Photo: Left Voice
The London assembly point was Marble Arch and by 1pm the whole of Park Lane, which houses some of London’s most expensive hotels, was crowded with protesters. When the organisers invited a contingent of 100 refugees, many of them Syrian, to head the demo, a huge cheer went up from the crowd.
The demonstrators marched through central London to Parliament Square in Westminster carrying placards which read “Refugees welcome” and chanting “Say it loud, say it clear: refugees are welcome here!”
When marchers passed Downing Street – the Prime Minister’s residence – they paused to boo and shout “Dave Cameron, shame on you!” This comes as a no surprise following Cameron’s declaration that the UK would only accept 20,000 Syrian refugees over five years, and his threats to extend bombing by UK aircraft to Islamic State targets in Syria.
Young and old, parents with babies in prams, British people from different ethnic backgrounds and people from many other nationalities came together to express their opposition to the government’s policies as ministers from across the European Union prepare to meet on September 14 to discuss the ‘refugee crisis’.
The overwhelming majority of people on the demo were young, many of them school and university students. In an electric and energised atmosphere – after learning that Jeremy Corbyn had been elected Labour leader – people carried hand-made banners, placards and puppets with messages of support for refugees. There were also many contingents from trade unions, political organisations, migrant support groups and anti-cuts campaigns.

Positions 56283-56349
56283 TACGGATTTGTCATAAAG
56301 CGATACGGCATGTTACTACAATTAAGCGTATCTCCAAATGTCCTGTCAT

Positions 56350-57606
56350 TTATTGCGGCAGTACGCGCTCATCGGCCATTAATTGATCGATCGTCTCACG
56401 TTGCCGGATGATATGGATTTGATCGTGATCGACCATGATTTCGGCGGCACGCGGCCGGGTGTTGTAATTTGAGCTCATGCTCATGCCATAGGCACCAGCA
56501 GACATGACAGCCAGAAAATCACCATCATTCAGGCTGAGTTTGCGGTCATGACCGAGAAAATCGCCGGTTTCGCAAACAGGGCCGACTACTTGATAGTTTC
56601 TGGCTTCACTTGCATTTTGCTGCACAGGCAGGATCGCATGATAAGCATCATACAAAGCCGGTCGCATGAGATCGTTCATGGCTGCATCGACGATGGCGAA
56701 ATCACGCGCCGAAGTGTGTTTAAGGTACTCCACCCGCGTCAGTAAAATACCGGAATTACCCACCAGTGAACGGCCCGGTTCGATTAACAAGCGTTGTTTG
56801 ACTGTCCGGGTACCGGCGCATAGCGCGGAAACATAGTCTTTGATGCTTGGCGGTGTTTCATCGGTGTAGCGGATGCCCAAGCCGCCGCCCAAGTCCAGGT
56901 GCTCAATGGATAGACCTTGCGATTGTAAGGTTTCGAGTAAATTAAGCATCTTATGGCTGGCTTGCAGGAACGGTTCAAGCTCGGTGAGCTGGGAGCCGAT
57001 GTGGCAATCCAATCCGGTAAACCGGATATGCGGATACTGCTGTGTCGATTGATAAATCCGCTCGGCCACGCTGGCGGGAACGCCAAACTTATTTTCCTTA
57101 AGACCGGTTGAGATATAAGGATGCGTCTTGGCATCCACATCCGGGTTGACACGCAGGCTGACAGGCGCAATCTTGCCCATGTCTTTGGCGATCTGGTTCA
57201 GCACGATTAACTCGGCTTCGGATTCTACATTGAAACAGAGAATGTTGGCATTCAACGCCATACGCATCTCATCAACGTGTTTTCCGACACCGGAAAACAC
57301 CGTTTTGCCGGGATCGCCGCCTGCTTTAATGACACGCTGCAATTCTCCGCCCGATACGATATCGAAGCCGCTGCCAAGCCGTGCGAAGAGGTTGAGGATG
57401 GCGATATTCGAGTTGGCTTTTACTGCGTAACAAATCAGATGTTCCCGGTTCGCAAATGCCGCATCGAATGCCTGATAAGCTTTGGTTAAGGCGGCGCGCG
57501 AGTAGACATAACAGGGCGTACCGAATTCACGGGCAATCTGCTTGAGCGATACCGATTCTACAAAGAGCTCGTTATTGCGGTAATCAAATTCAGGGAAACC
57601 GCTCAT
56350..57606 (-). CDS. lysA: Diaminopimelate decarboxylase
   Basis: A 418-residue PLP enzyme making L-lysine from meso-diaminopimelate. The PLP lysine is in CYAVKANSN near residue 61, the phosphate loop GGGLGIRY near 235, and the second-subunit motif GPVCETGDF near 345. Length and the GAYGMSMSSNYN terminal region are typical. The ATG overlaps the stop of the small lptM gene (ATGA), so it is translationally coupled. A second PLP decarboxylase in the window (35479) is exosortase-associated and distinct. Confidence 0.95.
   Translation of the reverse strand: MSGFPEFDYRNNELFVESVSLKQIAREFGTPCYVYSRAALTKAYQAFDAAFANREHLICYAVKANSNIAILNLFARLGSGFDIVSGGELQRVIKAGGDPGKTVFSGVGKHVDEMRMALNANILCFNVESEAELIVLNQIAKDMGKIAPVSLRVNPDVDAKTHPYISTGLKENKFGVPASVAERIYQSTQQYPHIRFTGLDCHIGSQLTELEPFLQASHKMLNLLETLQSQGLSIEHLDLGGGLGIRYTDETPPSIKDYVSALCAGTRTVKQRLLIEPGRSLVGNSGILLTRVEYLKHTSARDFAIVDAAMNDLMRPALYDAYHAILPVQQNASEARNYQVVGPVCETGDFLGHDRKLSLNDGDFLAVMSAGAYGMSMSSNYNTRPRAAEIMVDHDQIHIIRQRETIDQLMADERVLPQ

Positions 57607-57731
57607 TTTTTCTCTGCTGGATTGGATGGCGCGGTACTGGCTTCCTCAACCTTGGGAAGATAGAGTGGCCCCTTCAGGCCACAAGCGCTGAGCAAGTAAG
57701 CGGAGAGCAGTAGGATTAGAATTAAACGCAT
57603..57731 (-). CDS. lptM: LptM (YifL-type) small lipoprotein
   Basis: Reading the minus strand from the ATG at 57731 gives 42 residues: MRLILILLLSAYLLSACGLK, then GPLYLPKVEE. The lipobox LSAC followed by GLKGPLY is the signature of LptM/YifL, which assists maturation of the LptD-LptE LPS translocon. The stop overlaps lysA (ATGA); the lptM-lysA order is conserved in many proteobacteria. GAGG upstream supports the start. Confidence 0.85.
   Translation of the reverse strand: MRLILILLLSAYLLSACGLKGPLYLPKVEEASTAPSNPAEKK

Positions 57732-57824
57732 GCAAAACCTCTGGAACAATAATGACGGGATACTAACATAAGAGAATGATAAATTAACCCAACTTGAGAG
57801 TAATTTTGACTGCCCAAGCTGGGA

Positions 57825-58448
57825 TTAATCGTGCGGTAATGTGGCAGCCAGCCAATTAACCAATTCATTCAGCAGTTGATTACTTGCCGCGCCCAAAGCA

Thousands of leaflets calling for people to attend the protest outside the Tory party conference in Manchester on October 4 were distributed along the route.
A contingent of National Gallery workers handed out a flyer calling for support for the current all-out strike at the art gallery by PCS trade unionists against the outsourcing of their jobs to a private company and the victimisation of their trade union representatives.
One of the most memorable slogans that summed-up the general mood of the marchers read “We are not chasing your benefits we are fleeing your bombs”.